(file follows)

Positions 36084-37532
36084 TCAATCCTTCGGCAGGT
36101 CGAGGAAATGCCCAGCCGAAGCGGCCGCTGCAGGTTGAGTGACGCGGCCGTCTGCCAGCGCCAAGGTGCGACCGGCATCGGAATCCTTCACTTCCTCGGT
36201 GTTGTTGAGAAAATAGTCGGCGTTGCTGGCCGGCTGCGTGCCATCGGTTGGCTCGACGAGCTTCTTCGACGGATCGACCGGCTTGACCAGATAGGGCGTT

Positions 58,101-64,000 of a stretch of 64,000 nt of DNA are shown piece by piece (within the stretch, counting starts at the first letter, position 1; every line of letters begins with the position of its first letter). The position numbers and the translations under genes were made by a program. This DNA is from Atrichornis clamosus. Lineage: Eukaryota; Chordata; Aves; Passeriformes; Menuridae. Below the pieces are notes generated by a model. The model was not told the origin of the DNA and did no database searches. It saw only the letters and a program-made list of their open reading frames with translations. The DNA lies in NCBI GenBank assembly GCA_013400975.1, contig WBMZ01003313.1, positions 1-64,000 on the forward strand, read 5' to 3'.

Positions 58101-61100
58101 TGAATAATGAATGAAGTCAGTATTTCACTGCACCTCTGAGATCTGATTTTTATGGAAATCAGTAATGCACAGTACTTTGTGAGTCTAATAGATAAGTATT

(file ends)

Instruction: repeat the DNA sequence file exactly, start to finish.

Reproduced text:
Positions 36084-37532
36084 TCAATCCTTCGGCAGGT
36101 CGAGGAAATGCCCAGCCGAAGCGGCCGCTGCAGGTTGAGTGACGCGGCCGTCTGCCAGCGCCAAGGTGCGACCGGCATCGGAATCCTTCACTTCCTCGGT
36201 GTTGTTGAGAAAATAGTCGGCGTTGCTGGCCGGCTGCGTGCCATCGGTTGGCTCGACGAGCTTCTTCGACGGATCGACCGGCTTGACCAGATAGGGCGTT

Positions 58,101-64,000 of a stretch of 64,000 nt of DNA are shown piece by piece (within the stretch, counting starts at the first letter, position 1; every line of letters begins with the position of its first letter). The position numbers and the translations under genes were made by a program. This DNA is from Atrichornis clamosus. Lineage: Eukaryota; Chordata; Aves; Passeriformes; Menuridae. Below the pieces are notes generated by a model. The model was not told the origin of the DNA and did no database searches. It saw only the letters and a program-made list of their open reading frames with translations. The DNA lies in NCBI GenBank assembly GCA_013400975.1, contig WBMZ01003313.1, positions 1-64,000 on the forward strand, read 5' to 3'.

Positions 58101-61100
58101 TGAATAATGAATGAAGTCAGTATTTCACTGCACCTCTGAGATCTGATTTTTATGGAAATCAGTAATGCACAGTACTTTGTGAGTCTAATAGATAAGTATT